The novel The Grapes of Wrath is in many ways a one-of-a-kind piece of literature. This work is set up unlike any other book, written in a series of chapters and inter-chapters, which do a amazing job of informing the reader of the travels the characters in the book are going through. Not only does the story focus on the problems one family goes through, but explains the problem is happening to many more people than the story focus's on. Steinbeck does not leave out a single detail about the Joan family and their journey to California, and that in itself is what makes his writing so entertaining. Not only is this a powerful topic to write about, but also the outstanding writing style of author John Steinbeck makes this book a masterpiece. From the intensely vivid descriptions of the land to the true-to-the-heart portrayal of people, Steinbeck makes the words flow right off the pages.
The first and most major notability of Steinbeck's style is his lavish descriptions of almost everything he writes about. When Steinbeck writes about an unadorned field he is able to give it the brilliance that it deserves. Instead of just a few acres of dirt, Steinbeck makes the reader aware of the heart and soul of the field. In the first paragraph Steinbeck draws out the situation of the drought and hence, the dust bowl. He explains, 'The rain crust broke and the dust lifted up out of the fields and drove gray plumes into the air like sluggish smoke'. In this short sentence the reader has an intense picture of this massive amount of dust blowing away.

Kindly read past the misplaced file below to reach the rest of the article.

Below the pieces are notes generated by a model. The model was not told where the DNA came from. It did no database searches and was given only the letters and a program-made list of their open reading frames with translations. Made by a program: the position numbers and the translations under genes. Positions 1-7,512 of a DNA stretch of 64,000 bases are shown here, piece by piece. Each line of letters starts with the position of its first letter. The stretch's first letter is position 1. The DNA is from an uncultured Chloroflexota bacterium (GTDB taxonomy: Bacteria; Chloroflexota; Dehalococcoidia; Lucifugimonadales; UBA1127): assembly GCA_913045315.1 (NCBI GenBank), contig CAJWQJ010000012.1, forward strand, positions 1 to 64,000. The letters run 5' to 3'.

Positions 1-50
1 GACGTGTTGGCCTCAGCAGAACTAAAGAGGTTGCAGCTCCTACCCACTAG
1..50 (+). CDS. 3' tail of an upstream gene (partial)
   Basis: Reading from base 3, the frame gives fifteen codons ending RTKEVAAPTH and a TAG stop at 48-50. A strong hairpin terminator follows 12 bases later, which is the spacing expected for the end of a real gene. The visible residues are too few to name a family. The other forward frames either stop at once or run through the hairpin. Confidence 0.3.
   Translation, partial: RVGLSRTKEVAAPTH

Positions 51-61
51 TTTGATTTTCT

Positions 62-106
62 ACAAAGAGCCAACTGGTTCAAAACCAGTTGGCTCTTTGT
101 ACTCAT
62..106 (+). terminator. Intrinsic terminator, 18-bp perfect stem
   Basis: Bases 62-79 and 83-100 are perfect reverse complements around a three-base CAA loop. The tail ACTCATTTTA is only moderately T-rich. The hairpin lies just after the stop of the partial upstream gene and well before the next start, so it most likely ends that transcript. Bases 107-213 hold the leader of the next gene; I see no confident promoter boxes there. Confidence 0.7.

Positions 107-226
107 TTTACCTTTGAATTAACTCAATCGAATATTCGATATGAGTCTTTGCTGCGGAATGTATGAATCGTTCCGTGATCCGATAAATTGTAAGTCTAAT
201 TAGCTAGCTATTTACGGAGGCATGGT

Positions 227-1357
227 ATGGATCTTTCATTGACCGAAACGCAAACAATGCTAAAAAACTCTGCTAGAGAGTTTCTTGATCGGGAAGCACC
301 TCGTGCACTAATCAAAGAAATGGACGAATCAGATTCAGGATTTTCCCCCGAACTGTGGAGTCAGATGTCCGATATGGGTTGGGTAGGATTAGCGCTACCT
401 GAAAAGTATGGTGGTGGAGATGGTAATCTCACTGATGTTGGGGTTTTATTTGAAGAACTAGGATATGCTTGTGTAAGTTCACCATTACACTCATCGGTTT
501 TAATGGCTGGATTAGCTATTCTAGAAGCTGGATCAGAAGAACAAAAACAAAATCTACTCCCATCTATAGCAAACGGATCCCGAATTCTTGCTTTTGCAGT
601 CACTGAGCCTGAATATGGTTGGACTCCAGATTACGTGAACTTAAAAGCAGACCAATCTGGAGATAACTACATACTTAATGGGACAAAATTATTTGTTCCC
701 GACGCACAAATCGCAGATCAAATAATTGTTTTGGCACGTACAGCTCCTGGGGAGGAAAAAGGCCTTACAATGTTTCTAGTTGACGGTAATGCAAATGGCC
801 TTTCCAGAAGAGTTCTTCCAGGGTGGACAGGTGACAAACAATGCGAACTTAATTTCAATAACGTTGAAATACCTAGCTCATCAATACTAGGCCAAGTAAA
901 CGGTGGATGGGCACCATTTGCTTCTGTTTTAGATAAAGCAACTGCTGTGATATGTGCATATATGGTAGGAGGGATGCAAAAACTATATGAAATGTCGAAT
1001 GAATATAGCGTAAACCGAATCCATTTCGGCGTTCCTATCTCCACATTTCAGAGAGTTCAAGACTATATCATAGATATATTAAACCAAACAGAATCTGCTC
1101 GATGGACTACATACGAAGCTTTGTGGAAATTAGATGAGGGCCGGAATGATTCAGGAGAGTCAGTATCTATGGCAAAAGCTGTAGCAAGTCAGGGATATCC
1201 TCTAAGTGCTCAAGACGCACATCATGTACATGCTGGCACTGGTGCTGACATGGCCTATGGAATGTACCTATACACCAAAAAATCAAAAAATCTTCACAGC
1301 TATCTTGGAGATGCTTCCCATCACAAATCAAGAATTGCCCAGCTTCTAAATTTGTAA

The plot of The Grapes of Wrath is a fairly simple one. The families are moving out of states such as Oklahoma and traveling west because they can no longer make a decent living growing crops. However, if one looks past this simple plot they will find out there is much more then meets the eye. The presence of greed is located throughout the novel; an example of this is located in chapter fifteen when it goes on to explain the different ways the waitress, Mae, acts depending on the financial status of the customer. If she is tending to a truck driver, whom she knows has money, she will put on a show to lure money out of him, but if it is a traveler going down route 66 that act disappears.
The message, which lies deep down in each chapter, is one that questions the greed in our ever-changing society. The greed, which is showed so easily in this novel, could represent something Steinbeck includes in his work, the idea that it is every man for himself, in a time of despair. In our society everyone wants to fit in, and many times not everyone is treated with equal respect. In essence, these people are having their freedom ripped away right in front of their eyes. Steinbeck has strong feelings on this issue and this book illustrates them to the fullest extent.
The Grapes of Wrath is a perfect example of the magnificence of Steinbeck's writing. From the way Steinbeck describes natural settings, to the way he describes people, this style of writing is most definitely exceptional to author John Steinbeck. And to any writer, this is a style of writing that they should aspire to write.